Discovery into the Origin of Historian Expert Witnesses’ Opinions

As every trial lawyer in America knows, the Federal Rules of Civil Procedure were recently changed to protect expert witness draft reports and lawyer-expert witness communications from discovery.  See Rule 26. Duty to Disclose; General Provisions Governing Discovery (amended effective December 2010).

In particular, Rule 26(b) (4)(B), and (C) provides:

(4)(B) Trial-Preparation Protection for Draft Reports or Disclosures. Rules 26(b)(3)(A) and (B) protect drafts of any report or disclosure required under Rule 26(a)(2), regardless of the form in which the draft is recorded.

(C) Trial-Preparation Protection for Communications Between a Party’s Attorney and Expert Witnesses. Rules 26(b)(3)(A) and (B) protect communications between the party’s attorney and any witness required to provide a report under Rule 26(a)(2)(B), regardless of the form of the communications, except to the extent that the communications:

(i) relate to compensation for the expert’s study or testimony;

(ii) identify facts or data that the party’s attorney provided and that the expert considered in forming the opinions to be expressed; or

(iii) identify assumptions that the party’s attorney provided and that the expert relied on in forming the opinions to be expressed.

In some ways, this amendment was a retrograde step.  Although protecting drafts and communications from discovery helps ease the expense and inconvenience of working with expert witnesses, the amendment also serves to protect unscrupulous lawyers and expert witnesses who work in concert to present tendentious opinions.

In the sciences, tendentious opinions will ultimately be embarrassed by future facts, but in the field of history, the interpretative narratives are often unfalsifiable and malleable.  Discovery into the creative process of historian expert witnesses’ opinions needs to be complete and thorough.

Consider the consider the case of Barry Castleman, who has testified for decades for the asbestos litigation industry, on historical issues in asbestos personal injury cases.  Back in 1986, when Castleman was still “researching” his opinions, he received a letter from plaintiffs’ lawyer, Tom Hart:


Mr. Barry Castleman                                                                                   January 9, 1986
1722 Linden Avenue
Baltimore, Maryland 21217

RE: Kenneth Lynch

Dear Barry:

As a follow-up to our conversation on January 6, 1986, I have reviewed our files and find that we do not have a file on Kenneth Lynch. Apparently I was provided with some of these papers indirectly. I seem to recall that the attorneys from California came to South Carolina and conducted the search for Kenneth Lynch’s papers.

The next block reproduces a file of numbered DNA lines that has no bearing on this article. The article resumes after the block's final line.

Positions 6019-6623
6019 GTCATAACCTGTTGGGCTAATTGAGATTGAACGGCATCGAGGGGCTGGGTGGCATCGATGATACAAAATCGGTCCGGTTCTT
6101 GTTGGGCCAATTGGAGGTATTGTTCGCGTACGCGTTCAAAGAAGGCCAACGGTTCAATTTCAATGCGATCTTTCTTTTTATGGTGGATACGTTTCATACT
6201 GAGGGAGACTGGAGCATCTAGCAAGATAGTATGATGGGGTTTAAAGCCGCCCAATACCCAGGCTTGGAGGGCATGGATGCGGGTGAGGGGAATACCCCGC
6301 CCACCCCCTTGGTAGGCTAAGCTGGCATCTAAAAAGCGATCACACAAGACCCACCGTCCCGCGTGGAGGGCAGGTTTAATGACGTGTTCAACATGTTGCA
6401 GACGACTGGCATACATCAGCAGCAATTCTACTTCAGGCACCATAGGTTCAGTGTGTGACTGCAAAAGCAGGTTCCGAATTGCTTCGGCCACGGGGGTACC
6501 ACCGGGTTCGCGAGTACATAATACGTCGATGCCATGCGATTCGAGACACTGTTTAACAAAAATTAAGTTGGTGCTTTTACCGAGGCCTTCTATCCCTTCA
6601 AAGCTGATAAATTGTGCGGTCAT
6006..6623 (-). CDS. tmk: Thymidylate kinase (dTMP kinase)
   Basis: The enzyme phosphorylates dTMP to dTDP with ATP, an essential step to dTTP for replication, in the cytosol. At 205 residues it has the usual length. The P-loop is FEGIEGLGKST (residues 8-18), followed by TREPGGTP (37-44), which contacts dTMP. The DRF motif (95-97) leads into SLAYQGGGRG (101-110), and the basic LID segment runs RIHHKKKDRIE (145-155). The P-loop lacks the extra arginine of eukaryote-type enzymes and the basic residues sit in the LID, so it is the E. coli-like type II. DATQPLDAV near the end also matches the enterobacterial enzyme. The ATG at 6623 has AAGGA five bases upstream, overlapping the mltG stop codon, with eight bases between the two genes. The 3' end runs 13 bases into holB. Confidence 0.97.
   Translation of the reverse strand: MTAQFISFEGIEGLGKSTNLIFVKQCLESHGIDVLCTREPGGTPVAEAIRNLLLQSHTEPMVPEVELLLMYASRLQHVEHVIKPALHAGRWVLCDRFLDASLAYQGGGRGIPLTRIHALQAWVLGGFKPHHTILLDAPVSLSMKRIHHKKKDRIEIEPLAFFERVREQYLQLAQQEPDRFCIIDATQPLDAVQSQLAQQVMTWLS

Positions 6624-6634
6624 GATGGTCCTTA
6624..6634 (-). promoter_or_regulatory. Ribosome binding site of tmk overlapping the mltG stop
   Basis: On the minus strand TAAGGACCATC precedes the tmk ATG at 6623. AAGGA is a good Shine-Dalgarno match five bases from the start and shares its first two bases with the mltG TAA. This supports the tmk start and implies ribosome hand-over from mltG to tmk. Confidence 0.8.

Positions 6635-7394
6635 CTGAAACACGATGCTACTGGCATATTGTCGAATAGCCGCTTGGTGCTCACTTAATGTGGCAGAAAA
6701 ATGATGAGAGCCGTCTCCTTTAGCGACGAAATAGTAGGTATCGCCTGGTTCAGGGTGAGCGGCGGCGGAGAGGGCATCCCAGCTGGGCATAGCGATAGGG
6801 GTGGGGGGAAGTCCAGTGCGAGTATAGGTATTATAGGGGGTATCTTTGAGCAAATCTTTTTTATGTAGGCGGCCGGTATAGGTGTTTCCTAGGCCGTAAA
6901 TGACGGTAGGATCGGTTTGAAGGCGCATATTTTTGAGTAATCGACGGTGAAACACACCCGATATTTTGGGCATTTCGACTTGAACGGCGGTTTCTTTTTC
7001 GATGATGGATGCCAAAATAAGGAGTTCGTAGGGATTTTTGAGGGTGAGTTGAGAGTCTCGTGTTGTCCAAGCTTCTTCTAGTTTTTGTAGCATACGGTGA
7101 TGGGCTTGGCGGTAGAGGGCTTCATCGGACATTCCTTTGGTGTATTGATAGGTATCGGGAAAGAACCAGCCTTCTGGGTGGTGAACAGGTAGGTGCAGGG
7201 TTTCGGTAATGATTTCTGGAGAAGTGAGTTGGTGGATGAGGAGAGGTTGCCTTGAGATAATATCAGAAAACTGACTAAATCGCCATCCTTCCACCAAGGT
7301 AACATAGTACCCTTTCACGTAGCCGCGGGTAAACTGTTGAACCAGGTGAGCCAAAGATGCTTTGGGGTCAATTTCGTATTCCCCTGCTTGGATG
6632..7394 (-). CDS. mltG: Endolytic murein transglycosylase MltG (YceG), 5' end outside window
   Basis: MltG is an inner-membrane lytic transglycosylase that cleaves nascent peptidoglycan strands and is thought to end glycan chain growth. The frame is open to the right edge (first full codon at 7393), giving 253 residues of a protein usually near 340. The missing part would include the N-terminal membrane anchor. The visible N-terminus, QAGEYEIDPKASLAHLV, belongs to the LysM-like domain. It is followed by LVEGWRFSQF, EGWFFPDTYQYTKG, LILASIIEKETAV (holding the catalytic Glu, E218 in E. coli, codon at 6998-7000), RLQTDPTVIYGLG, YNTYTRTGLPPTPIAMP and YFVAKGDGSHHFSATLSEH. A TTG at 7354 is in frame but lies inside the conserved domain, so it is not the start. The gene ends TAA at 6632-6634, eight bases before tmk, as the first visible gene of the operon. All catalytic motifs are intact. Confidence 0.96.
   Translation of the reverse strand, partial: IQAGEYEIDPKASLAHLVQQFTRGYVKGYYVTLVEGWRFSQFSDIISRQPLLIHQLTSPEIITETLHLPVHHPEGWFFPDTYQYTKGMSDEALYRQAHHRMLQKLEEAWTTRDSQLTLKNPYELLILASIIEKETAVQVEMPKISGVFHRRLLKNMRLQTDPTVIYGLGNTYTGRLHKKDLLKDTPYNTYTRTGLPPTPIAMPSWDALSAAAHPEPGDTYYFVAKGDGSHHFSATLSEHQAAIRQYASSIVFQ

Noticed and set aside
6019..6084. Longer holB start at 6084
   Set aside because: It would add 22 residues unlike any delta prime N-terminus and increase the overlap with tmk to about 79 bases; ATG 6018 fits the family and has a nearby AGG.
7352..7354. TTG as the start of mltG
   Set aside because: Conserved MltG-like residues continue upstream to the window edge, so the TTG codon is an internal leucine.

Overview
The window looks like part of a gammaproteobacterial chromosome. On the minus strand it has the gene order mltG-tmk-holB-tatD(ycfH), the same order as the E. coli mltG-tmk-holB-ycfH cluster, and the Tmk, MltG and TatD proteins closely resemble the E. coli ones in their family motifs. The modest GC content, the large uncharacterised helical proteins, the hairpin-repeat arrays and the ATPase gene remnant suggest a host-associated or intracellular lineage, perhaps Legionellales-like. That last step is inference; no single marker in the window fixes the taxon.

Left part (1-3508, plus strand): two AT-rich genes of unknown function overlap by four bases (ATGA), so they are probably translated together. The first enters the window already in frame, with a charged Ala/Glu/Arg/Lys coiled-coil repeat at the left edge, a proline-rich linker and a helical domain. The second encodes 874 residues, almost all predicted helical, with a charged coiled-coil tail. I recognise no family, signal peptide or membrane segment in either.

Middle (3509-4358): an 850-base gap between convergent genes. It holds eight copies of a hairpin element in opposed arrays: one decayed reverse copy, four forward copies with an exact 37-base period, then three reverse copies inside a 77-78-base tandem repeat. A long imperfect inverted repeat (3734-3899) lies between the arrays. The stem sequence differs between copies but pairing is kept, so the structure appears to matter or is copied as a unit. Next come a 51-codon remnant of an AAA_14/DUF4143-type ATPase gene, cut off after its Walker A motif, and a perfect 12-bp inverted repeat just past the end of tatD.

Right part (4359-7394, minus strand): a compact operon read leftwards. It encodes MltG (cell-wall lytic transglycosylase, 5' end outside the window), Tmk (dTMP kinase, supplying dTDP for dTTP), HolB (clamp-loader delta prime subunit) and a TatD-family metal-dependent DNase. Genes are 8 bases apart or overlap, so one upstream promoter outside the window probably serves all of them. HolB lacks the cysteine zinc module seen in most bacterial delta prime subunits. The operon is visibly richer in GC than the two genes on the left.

We have not been eager to pursue this due to our understanding that Dr. Lynch was not convinced that asbestos was a cause of cancer. Despite his earlier publications, he remained personally reluctant to state that asbestos was causally related to the formation of cancers until some time in the late 1950’s or early 1960’s. This indecision on his part would be contrary to our best interests in the asbestos litigation and, accordingly, we have discouraged other counsel from exploring this further.

Since we do not have the specific documents you need, perhaps Marcia Hughes could provide them to you from Dick Gerry’s office in San Diego.

With best regards, I am

Very truly yours,

Thomas H. Hart, III


Dr. Lynch was a well-known South Carolina pathologist, who, along with Dr. William Smith, published a case report of lung cancer in a patient with asbestosis.  See Kenneth M. Lynch & William A. Smith, “Pulmonary asbestosis III: carcinoma of lung in asbestosilicosis,” 23 Am. J. Cancer 56 (1935).  Plaintiffs’ counsel were eager to over interpret this case report as showing an association, which was beyond the ability of a single, uncontrolled case to do.

The new Rule can be seen to have a few holes in it.  Discovery is permitted into facts or data provided by counsel, and which were considered by the expert witness.  Discovery is also permitted into the identity of assumptions given by the directing counsel, and relied upon by the expert witness.  The letter from Hart to Castleman above, however, illustrates that important insights may result from suggestions, implicit or explicit, not to look at certain facts.

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